February 17, 2007—A miner from Mexico's Chiapas state has made the find of a lifetime—a tiny tree frog preserved in amber that could be 25 million years old, a scientist recently announced (map of Mexico).
The block of amber, or fossilized tree resin, encasing the 0.4-inch (1-centimeter) frog was unearthed in 2005 and sold to a private collector, according to the Associated Press (AP). The collector then lent the piece—seen in this photo released on February 14—to scientists.
The specimen appears to belong to the genus Craugastor, said Gerardo Carbot, of the Chiapas Natural History and Ecology Institute, who has been studying the find. This genus includes many modern frogs native to Central America.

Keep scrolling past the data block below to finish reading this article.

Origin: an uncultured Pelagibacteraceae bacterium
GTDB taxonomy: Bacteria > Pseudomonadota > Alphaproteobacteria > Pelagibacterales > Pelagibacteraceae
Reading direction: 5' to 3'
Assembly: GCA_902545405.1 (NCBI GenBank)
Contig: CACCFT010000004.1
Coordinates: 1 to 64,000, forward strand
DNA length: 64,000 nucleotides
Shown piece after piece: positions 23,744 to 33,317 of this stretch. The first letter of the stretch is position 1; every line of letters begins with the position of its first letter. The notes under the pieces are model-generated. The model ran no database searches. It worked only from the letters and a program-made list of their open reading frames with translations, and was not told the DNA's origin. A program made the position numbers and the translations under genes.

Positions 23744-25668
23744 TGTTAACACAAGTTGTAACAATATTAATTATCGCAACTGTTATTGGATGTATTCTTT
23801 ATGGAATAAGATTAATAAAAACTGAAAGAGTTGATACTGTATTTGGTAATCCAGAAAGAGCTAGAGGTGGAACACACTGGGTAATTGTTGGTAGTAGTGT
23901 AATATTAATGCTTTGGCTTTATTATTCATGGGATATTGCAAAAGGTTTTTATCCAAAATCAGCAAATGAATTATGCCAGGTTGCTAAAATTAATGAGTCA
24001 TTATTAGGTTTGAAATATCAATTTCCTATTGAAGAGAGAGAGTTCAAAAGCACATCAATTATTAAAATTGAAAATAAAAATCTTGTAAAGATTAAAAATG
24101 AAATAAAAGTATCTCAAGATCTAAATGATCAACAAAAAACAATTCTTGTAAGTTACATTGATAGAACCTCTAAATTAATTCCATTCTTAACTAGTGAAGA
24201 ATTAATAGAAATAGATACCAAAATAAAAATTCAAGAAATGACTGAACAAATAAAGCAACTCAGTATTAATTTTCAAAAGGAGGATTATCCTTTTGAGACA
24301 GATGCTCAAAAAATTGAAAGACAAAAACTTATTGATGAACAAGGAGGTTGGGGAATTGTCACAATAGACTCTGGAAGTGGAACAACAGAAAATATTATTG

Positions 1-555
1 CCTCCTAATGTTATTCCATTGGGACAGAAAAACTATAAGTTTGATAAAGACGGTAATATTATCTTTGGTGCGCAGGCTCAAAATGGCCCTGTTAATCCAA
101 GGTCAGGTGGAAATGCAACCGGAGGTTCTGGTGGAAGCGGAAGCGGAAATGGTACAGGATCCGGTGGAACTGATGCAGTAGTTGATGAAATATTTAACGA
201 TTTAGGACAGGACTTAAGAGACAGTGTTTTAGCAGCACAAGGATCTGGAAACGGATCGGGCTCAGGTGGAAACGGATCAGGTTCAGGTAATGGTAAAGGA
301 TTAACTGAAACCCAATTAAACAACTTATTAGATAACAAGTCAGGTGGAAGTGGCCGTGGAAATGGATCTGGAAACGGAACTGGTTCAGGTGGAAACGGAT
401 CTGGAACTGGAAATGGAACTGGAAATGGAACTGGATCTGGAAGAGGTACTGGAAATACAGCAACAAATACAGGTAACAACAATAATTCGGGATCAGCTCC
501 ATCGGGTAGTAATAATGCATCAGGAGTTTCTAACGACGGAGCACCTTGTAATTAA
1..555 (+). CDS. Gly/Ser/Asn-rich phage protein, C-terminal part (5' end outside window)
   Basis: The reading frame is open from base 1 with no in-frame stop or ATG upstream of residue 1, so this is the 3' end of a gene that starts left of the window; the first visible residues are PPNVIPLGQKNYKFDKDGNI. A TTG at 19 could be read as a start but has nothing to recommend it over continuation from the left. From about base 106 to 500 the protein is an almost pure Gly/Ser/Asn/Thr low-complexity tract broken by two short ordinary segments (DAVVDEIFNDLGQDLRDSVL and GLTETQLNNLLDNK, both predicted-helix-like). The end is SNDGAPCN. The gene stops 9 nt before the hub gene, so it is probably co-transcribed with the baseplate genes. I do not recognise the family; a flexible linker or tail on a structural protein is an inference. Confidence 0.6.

The frog's age has yet to be authenticated. But it was recovered from earthen deposits dating back 25 million years to the Oligocene epoch, Carbot told the AP.
Now Carbot hopes to make the plot of Jurassic Park a reality by drilling a small hole into the amber and attempting to extract DNA from the encased animal.
But "I don't think [the stone's owner] will allow it," Carbot told the AP, "because it's a very rare, unique piece."
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